Digital Business Ecosystem Framework for the Agro-Food Industry

  • Luiza-Elena Cojocaru
  • Joao Sarraipa
  • Ricardo Jardim-Golcalves
  • Aurelian Mihai Stanescu
Conference paper
Part of the Proceedings of the I-ESA Conferences book series (IESACONF, volume 7)

Abstract

The paper introduces concepts concerning Digital Business Ecosystem (DBE), its involved actors and their roles. It presents a framework to establish guidelines in a composition of a DBE. In additional, an ontology about its domain knowledge is proposed, which is accomplished with concepts, properties and rules related to the DBE actors. Finally, a branch of fruit and vegetables, with typical situations that have been identified in Romania was chosen as a case study to exemplify the usefulness of various IT solutions, performing an instantiation of the proposed framework main functions to which the members of the DBEs can benefit.

Keywords

Digital business ecosystem Agro-food Ontology 

Notes

Acknowledgments

This article results has been developed within the EXPERT POSDRU/107/1.5/S/76903 (http://plone.cempdi.pub.ro/BurseDoctoraleID76903) and FITMAN Nº 604674 (http://www.fitman-fi.eu) projects, that has been funded respectively from the European Social Fund and EC 7th Framework Programme.

References

  1. 1.
    Dini, P., & Nachira, F. (2007). The paradigm of structural coupling in digital ecosystems. In Toward digital business ecosystems. Boston: Edward Elgar. Google Scholar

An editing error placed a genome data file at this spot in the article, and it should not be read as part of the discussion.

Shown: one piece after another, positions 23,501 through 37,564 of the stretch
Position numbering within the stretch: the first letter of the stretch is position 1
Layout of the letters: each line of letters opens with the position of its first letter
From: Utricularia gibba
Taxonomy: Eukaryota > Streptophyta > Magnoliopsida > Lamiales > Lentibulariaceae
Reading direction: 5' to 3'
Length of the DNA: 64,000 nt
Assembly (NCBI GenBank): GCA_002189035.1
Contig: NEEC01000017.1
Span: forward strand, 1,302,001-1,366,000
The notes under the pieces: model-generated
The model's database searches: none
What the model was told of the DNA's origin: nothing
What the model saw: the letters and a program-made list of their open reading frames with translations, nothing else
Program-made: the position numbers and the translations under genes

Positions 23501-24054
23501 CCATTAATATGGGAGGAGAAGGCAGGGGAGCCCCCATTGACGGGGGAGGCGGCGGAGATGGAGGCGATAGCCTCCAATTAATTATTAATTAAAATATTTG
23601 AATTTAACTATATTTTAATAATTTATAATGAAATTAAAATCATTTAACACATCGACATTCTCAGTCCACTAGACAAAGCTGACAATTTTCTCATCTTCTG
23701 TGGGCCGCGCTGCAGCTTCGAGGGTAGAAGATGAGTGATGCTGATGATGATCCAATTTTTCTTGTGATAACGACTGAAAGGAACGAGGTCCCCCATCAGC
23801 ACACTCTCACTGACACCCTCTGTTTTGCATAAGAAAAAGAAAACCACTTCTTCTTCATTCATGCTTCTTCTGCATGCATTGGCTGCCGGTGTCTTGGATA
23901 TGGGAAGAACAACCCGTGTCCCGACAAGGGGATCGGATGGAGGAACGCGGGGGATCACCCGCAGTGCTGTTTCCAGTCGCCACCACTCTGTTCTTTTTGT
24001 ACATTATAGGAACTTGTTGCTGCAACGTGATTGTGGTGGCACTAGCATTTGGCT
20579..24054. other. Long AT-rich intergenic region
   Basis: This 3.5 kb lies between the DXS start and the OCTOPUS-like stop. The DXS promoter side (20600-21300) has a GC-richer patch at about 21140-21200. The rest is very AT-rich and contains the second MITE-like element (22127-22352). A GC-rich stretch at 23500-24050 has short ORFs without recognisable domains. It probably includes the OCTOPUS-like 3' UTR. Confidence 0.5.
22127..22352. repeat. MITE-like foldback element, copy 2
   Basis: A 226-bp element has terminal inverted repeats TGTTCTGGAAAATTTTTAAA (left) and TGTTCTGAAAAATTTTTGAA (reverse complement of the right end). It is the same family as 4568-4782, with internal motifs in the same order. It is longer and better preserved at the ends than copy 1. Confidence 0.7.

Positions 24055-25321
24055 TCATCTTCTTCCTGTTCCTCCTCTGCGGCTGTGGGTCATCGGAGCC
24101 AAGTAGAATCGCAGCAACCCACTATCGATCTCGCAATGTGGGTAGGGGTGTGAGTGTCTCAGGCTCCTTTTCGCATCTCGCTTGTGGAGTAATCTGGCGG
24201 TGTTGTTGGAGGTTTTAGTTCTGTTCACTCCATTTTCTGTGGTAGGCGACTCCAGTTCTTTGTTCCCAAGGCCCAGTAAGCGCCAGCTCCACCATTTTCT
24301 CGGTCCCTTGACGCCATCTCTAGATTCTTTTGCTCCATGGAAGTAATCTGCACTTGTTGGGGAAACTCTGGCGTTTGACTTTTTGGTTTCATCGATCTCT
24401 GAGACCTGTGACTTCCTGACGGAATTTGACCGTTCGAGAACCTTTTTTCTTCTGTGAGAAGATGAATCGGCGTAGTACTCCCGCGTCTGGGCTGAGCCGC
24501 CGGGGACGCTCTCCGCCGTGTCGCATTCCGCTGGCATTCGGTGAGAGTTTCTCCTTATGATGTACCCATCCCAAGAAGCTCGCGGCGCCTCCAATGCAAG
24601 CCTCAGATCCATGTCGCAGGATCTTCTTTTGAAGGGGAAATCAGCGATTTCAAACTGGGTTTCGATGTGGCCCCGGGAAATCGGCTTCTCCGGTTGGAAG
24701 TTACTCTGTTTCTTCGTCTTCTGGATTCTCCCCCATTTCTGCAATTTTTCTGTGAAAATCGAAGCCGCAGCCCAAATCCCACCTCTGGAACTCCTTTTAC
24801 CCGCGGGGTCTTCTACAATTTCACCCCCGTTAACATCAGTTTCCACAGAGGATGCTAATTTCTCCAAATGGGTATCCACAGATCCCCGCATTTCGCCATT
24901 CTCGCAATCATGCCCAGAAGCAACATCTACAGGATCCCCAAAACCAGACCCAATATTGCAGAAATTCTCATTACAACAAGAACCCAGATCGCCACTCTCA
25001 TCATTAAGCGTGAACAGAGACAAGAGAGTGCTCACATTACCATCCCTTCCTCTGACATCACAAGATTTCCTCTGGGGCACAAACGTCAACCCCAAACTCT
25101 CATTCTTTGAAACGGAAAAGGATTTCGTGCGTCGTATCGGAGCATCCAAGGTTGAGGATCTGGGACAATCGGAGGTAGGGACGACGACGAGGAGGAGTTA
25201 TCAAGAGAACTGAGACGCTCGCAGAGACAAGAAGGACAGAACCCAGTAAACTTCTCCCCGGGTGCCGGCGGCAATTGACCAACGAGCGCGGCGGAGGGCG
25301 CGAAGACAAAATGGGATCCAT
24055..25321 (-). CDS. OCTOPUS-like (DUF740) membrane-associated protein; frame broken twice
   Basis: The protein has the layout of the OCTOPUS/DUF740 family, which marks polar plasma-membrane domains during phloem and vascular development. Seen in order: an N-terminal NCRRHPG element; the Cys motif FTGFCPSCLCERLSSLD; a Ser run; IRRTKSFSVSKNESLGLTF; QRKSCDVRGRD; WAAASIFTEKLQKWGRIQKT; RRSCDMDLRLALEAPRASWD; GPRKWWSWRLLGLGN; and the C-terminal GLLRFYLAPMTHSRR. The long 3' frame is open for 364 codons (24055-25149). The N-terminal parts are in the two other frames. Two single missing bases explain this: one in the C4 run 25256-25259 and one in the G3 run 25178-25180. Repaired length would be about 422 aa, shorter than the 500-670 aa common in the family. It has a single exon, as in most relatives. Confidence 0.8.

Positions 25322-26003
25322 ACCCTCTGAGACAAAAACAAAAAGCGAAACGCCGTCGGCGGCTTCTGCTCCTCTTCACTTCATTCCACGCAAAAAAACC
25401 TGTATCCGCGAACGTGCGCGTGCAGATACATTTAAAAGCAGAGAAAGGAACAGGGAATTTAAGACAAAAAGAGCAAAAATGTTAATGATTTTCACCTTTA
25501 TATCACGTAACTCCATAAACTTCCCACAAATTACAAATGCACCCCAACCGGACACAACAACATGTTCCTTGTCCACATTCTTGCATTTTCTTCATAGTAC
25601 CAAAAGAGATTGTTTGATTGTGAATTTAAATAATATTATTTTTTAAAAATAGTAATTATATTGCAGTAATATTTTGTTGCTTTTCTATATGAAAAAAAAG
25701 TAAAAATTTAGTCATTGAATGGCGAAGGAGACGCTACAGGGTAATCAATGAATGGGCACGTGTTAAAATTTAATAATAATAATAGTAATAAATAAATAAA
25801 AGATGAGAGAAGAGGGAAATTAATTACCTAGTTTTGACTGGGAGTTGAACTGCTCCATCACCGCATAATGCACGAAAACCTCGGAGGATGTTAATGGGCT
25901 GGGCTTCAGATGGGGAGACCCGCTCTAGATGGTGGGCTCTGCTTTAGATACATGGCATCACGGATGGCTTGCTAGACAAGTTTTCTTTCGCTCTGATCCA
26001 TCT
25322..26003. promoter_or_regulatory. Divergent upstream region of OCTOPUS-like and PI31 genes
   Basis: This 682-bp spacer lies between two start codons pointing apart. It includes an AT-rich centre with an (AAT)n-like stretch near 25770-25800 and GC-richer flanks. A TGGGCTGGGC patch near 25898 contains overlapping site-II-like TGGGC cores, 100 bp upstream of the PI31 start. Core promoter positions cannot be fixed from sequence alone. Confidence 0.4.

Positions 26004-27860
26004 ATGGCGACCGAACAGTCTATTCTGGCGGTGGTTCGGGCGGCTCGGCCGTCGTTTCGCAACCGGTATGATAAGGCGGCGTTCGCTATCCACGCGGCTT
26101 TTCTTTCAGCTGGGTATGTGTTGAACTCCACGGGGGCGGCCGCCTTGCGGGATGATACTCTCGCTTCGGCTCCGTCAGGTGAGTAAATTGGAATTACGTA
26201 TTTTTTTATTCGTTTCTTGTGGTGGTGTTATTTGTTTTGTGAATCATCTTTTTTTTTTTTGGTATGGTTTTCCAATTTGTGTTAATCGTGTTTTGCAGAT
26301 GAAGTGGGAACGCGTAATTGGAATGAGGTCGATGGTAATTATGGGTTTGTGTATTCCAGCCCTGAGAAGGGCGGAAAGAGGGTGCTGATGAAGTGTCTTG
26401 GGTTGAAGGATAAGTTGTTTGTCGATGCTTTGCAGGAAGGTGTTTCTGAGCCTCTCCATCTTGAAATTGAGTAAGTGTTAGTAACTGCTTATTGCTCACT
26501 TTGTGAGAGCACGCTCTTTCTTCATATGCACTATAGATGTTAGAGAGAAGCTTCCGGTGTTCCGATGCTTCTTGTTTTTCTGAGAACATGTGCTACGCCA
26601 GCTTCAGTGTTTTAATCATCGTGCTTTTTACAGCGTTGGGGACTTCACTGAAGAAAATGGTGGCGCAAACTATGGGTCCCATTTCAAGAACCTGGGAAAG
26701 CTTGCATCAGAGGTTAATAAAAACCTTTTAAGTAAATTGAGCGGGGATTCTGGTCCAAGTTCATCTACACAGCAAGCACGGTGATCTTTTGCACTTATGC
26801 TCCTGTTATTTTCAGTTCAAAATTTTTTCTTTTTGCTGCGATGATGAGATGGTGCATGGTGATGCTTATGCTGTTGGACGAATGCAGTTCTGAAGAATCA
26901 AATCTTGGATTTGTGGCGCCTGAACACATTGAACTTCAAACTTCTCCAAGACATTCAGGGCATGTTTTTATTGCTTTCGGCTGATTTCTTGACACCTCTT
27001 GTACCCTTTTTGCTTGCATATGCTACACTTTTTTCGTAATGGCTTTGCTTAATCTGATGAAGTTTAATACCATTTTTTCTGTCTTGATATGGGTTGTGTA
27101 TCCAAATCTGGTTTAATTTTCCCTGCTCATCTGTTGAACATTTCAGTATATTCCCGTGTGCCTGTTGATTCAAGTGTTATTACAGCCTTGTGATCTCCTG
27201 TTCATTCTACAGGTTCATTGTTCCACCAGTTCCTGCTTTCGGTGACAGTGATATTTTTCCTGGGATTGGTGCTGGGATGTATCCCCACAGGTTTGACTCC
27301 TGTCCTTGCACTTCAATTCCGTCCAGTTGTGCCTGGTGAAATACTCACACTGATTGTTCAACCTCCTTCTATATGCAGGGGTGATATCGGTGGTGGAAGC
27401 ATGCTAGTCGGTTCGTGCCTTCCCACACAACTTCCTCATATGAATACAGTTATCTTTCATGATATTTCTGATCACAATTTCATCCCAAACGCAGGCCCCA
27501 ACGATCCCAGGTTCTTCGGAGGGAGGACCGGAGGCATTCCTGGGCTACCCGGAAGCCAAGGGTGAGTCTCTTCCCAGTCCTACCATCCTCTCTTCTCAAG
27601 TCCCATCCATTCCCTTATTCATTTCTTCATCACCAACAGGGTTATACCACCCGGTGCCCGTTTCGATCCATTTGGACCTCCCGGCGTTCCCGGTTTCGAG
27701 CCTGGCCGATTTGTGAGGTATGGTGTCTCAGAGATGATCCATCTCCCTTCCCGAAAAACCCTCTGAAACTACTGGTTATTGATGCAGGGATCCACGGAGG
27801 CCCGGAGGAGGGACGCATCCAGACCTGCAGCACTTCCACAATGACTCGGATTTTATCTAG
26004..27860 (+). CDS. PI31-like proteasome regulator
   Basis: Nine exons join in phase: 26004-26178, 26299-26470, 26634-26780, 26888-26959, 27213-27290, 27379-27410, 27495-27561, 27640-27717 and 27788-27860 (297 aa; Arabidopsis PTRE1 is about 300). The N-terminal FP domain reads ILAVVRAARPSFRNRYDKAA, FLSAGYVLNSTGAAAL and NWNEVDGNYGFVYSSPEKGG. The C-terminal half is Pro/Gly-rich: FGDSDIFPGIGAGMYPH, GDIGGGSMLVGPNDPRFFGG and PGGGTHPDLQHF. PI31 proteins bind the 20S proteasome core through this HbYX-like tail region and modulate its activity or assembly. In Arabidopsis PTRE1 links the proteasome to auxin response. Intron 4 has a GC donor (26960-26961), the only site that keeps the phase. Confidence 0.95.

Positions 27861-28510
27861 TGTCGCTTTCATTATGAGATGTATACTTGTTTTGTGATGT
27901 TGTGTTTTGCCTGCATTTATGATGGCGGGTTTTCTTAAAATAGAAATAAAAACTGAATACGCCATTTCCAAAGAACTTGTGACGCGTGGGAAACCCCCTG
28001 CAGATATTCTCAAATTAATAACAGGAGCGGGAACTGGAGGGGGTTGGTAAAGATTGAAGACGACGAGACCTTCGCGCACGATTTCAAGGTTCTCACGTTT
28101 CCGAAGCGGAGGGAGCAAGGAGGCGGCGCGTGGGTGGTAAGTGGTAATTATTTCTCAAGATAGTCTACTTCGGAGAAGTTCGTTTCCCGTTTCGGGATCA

2. 2.
    ONE, SEAMLESS, VISP and CONTRACT projects Consortiums (2008). Digital ecosystem village—ecosystem oriented technologies and platforms for SMEs evolution and development in the digital age. Retrieved from the web at April 2013: http://www.visp-project.org/docs/DE_Village_leaflet_19_Nov_08.pd
  3. 3.
    Moore, J. F. (1996). The death of competition: Leadership and strategy in the age of business ecosystems. New York: Harper Business.Google Scholar
  4. 4.
    Camarinha-Matos, L. M., & Afsarmanesh, H. (2008). Collaborative networks: Reference modeling. Springer, ISBN 978-0-387-79425-9.Google Scholar
  5. 5.
    Zissis, D., & Lekkas, D. (2012). Addressing cloud computing security issues. Future Generation Computer Systems, 28, 583–592. (Elsevier).Google Scholar
  6. 6.
    Bojanova, I., Zhang, J., & Voas, J. (2013). Cloud computing. IT Professional, 15(2), 12–14.Google Scholar
  7. 7.
    Burlacu, G., Stanescu, A. M., Sacala, I. S., Moisescu, M. A., & Cojocaru, L. E. (2012). Development of a modeling framework for future internet enterprise systems. In 16th International Conference on System Theory, Control and Computing, Sinaia. Google Scholar
  8. 8.
    Stanford Center for Biomedical Informatics Research (2013). Protégé Overview. Retrieved August 2013, from http://protege.stanford.edu/overview/index.html
  9. 9.
    W3C (2012). OWL 2 web ontology language document overview (2nd ed.). Retrieved August 2013, from http://www.w3.org/TR/owl2-overview/
  10. 10.
    World Wide Web Consortium. (2013). Semantic web. Retrieved August 2013, from http://www.w3.org/standards/semanticweb/
  11. 11.
    World Wide Web Consortium. (2004). OWL web ontology language guide. Retrieved August 2013, from http://www.w3.org/TR/owl-guide/
  12. 12.
    Camarinha-Matos, L. M., & Afsarmanesh, H. (2005). The emerging discipline of collaborative networks. Journal of Intelligent Manufacturing, 16(4–5), 439–452.CrossRefGoogle Scholar

Copyright information

© Springer International Publishing Switzerland 2014

Authors and Affiliations

  • Luiza-Elena Cojocaru
    • 1
  • Joao Sarraipa
    • 2
  • Ricardo Jardim-Golcalves
    • 2
  • Aurelian Mihai Stanescu
    • 1
  1. 1.Faculty of Automatic Control and Computer ScienceUniversity “Politehnica” of BucharestBucharestRomania
  2. 2.CTS, UNINOVA, Departamento de Engenharia Electrotécnica, Faculdade de Ciências e Tecnologia, FCTUniversidade Nova de LisboaCaparicaPortugal

Personalised recommendations